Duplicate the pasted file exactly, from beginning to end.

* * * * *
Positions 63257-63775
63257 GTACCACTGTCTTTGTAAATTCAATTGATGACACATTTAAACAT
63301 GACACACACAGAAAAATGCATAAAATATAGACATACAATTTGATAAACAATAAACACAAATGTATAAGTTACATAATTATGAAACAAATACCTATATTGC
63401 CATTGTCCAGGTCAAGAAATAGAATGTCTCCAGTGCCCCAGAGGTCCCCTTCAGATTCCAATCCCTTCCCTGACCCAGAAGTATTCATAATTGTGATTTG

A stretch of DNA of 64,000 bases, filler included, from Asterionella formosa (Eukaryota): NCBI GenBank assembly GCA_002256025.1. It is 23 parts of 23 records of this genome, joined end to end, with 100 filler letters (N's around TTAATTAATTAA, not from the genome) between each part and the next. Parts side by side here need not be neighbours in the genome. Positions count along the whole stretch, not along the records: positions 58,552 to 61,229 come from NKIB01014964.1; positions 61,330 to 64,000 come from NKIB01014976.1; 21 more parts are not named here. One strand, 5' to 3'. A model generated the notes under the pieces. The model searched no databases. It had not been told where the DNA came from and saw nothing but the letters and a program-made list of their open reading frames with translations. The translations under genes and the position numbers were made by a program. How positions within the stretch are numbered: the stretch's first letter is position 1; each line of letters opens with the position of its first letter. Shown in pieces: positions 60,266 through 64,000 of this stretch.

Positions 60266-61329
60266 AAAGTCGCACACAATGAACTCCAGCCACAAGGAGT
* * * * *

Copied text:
Positions 63257-63775
63257 GTACCACTGTCTTTGTAAATTCAATTGATGACACATTTAAACAT
63301 GACACACACAGAAAAATGCATAAAATATAGACATACAATTTGATAAACAATAAACACAAATGTATAAGTTACATAATTATGAAACAAATACCTATATTGC
63401 CATTGTCCAGGTCAAGAAATAGAATGTCTCCAGTGCCCCAGAGGTCCCCTTCAGATTCCAATCCCTTCCCTGACCCAGAAGTATTCATAATTGTGATTTG

A stretch of DNA of 64,000 bases, filler included, from Asterionella formosa (Eukaryota): NCBI GenBank assembly GCA_002256025.1. It is 23 parts of 23 records of this genome, joined end to end, with 100 filler letters (N's around TTAATTAATTAA, not from the genome) between each part and the next. Parts side by side here need not be neighbours in the genome. Positions count along the whole stretch, not along the records: positions 58,552 to 61,229 come from NKIB01014964.1; positions 61,330 to 64,000 come from NKIB01014976.1; 21 more parts are not named here. One strand, 5' to 3'. A model generated the notes under the pieces. The model searched no databases. It had not been told where the DNA came from and saw nothing but the letters and a program-made list of their open reading frames with translations. The translations under genes and the position numbers were made by a program. How positions within the stretch are numbered: the stretch's first letter is position 1; each line of letters opens with the position of its first letter. Shown in pieces: positions 60,266 through 64,000 of this stretch.

Positions 60266-61329
60266 AAAGTCGCACACAATGAACTCCAGCCACAAGGAGT